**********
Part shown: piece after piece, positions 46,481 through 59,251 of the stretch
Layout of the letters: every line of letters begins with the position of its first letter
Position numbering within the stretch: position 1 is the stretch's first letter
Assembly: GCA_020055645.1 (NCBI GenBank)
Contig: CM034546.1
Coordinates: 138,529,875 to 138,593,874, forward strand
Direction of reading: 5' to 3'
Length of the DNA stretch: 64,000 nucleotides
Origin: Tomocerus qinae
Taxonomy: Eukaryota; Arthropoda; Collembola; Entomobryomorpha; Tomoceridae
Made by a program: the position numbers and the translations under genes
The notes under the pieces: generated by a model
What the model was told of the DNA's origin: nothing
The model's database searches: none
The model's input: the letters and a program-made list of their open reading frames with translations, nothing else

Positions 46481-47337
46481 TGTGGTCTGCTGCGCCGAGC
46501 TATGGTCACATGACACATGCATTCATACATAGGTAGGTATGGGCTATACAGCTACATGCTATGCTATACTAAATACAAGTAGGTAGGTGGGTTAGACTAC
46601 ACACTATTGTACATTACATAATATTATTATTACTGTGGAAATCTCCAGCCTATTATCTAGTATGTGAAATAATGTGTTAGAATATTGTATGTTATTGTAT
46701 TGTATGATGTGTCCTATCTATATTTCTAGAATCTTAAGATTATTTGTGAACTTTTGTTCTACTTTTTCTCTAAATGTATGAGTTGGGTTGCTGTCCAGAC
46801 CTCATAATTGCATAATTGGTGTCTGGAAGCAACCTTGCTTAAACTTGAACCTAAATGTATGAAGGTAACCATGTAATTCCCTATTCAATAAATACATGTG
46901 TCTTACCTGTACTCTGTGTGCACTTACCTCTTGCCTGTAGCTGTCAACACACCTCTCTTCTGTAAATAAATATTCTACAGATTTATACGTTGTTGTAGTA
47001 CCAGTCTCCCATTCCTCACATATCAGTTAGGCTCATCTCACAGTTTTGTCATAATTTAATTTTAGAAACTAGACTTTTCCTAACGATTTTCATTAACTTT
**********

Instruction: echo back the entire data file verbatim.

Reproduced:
Part shown: piece after piece, positions 46,481 through 59,251 of the stretch
Layout of the letters: every line of letters begins with the position of its first letter
Position numbering within the stretch: position 1 is the stretch's first letter
Assembly: GCA_020055645.1 (NCBI GenBank)
Contig: CM034546.1
Coordinates: 138,529,875 to 138,593,874, forward strand
Direction of reading: 5' to 3'
Length of the DNA stretch: 64,000 nucleotides
Origin: Tomocerus qinae
Taxonomy: Eukaryota; Arthropoda; Collembola; Entomobryomorpha; Tomoceridae
Made by a program: the position numbers and the translations under genes
The notes under the pieces: generated by a model
What the model was told of the DNA's origin: nothing
The model's database searches: none
The model's input: the letters and a program-made list of their open reading frames with translations, nothing else

Positions 46481-47337
46481 TGTGGTCTGCTGCGCCGAGC
46501 TATGGTCACATGACACATGCATTCATACATAGGTAGGTATGGGCTATACAGCTACATGCTATGCTATACTAAATACAAGTAGGTAGGTGGGTTAGACTAC
46601 ACACTATTGTACATTACATAATATTATTATTACTGTGGAAATCTCCAGCCTATTATCTAGTATGTGAAATAATGTGTTAGAATATTGTATGTTATTGTAT
46701 TGTATGATGTGTCCTATCTATATTTCTAGAATCTTAAGATTATTTGTGAACTTTTGTTCTACTTTTTCTCTAAATGTATGAGTTGGGTTGCTGTCCAGAC
46801 CTCATAATTGCATAATTGGTGTCTGGAAGCAACCTTGCTTAAACTTGAACCTAAATGTATGAAGGTAACCATGTAATTCCCTATTCAATAAATACATGTG
46901 TCTTACCTGTACTCTGTGTGCACTTACCTCTTGCCTGTAGCTGTCAACACACCTCTCTTCTGTAAATAAATATTCTACAGATTTATACGTTGTTGTAGTA
47001 CCAGTCTCCCATTCCTCACATATCAGTTAGGCTCATCTCACAGTTTTGTCATAATTTAATTTTAGAAACTAGACTTTTCCTAACGATTTTCATTAACTTT